Distance from Vegas: 1 hour, 30 minutes
Mesquite, about 95 miles northeast of Las Vegas, tends to market itself as a more laid-back alternative to Sin City, but it's really a casino town for the party animals who live right across the border in Utah. A vintage vibe is felt in the tableside food presentations at Katherine's Steakhouse or the seven golf courses squeezed within a few miles of each other. Interact with exotic animals at Camel Safari or go off-roading with an ATV. Yet half the fun of a road trip to Mesquite is getting there. Detour off Interstate 15 and take one of America's most scenic drives through the Valley of Fire State Park before reconnecting later. The bright, dramatic sandstone formations almost appear to be on fire when the sun hits them just right. Hence the name. The red sand at Rainbow Vista creates a life-on-Mars feel, so it's no wonder parts of Total Recall were filmed there back in the ‘80s.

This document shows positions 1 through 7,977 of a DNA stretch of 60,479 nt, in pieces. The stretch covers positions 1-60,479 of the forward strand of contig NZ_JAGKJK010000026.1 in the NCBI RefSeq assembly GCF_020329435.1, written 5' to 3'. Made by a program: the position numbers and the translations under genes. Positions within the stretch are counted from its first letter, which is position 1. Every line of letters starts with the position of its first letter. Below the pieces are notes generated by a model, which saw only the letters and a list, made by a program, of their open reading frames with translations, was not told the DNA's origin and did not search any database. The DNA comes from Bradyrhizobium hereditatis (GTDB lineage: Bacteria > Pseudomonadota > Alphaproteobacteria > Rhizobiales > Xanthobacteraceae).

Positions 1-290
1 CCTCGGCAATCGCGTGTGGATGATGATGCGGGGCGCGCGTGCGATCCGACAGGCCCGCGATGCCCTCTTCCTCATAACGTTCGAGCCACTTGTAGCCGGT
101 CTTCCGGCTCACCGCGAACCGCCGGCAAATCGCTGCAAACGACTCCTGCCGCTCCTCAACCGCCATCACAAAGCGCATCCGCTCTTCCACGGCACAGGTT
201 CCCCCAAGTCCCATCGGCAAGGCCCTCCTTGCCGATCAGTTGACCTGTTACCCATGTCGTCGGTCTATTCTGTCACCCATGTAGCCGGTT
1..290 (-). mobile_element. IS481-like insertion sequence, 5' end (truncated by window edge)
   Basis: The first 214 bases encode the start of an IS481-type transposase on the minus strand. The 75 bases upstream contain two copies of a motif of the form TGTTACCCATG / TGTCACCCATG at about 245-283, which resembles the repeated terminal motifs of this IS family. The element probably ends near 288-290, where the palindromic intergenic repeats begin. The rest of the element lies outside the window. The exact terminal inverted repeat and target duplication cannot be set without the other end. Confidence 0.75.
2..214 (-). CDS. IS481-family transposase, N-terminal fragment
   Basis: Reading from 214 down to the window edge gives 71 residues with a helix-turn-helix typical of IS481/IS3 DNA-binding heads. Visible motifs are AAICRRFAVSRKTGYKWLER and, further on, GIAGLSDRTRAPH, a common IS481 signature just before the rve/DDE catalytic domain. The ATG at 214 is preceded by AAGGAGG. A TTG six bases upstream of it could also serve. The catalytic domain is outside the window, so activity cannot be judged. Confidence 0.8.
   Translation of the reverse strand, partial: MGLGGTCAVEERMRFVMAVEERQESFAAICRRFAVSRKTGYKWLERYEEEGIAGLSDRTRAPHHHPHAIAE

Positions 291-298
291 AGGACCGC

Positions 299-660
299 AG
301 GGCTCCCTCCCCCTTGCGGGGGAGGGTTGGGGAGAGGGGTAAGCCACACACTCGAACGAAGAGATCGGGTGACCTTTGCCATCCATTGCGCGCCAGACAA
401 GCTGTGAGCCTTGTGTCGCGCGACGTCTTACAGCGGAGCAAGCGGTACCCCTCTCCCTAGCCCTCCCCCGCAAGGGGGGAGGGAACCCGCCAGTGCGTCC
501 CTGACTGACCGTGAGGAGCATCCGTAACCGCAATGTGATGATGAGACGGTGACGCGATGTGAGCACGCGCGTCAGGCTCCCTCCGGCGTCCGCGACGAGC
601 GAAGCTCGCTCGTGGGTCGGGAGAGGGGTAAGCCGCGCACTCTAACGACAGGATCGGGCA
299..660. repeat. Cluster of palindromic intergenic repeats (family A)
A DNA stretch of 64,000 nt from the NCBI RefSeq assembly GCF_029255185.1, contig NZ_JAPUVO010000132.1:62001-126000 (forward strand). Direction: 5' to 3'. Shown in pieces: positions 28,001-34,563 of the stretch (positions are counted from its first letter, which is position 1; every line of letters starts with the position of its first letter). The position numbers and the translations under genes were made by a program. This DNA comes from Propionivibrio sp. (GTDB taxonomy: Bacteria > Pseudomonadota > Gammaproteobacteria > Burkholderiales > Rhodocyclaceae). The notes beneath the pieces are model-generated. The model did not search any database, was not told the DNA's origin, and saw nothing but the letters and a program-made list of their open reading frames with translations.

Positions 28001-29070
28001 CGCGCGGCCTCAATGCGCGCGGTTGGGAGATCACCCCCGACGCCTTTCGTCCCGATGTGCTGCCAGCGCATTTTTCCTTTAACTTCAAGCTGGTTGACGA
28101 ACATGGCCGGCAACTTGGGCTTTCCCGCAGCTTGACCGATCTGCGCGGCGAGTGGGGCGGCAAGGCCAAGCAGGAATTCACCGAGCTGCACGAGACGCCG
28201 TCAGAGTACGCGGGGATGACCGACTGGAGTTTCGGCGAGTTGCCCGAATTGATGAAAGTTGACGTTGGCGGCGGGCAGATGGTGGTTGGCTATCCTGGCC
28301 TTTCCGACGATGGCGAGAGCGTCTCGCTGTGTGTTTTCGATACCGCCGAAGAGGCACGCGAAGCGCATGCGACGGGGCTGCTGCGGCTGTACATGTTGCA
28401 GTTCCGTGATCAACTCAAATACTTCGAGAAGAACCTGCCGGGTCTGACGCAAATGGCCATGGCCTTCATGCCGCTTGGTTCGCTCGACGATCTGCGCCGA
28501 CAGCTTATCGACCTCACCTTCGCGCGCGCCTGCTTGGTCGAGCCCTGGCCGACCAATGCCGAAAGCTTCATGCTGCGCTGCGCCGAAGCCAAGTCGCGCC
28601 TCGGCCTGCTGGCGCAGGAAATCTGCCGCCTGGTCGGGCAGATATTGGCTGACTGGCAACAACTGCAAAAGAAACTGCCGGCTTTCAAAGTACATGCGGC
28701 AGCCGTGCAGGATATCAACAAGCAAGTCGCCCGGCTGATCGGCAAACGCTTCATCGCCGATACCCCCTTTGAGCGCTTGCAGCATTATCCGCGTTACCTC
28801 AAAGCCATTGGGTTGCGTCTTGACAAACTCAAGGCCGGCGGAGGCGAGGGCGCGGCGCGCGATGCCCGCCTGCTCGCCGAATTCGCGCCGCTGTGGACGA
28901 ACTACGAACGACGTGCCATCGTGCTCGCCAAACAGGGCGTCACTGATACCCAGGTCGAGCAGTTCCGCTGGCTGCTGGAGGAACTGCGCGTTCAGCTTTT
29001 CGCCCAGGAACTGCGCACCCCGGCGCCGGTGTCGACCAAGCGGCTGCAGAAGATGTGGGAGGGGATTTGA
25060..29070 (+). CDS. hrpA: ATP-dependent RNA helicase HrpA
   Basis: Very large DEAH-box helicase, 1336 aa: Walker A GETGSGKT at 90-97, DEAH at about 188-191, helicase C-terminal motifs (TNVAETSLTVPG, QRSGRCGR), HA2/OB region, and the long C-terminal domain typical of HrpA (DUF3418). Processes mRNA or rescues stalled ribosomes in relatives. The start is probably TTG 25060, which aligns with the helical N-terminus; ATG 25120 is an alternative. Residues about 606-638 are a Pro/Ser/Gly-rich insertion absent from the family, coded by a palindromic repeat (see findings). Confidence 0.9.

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Ely, Nevada
The Prospector

Ely, Nevada

Distance from Vegas: 4 hours
Ely may be small, but it's rich in history and Old West character. About 250 miles north of Vegas, the mountain community has some of the best fishing and hunting in the state, although the winter months are better suited for snowmobiling and sledding. Check out the ice carvings on Cave Lake during the annual Fire & Ice Festival and join Santa on board the Polar Express, a vintage coal-fired train at the Nevada Northern Railway Museum. Great Basin National Park is one of the least-visited (and thus, more quiet) national parks in the country. You can still stargaze with minimal light pollution, but the popular Lehman Caves tours are currently on hold. Downtown Ely has an easy charm throughout the holiday season, especially during the Festival of Trees in early December. The best accommodations are the historic Hotel Nevada, the tallest building in the state when it opened in 1929, and the Prospector, a quirky, contemporary retreat with playful lobby decorations and a pet-friendly casino. 
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Lake Tahoe
Nick Windsor

Lake Tahoe

Distance from Vegas: 7 hours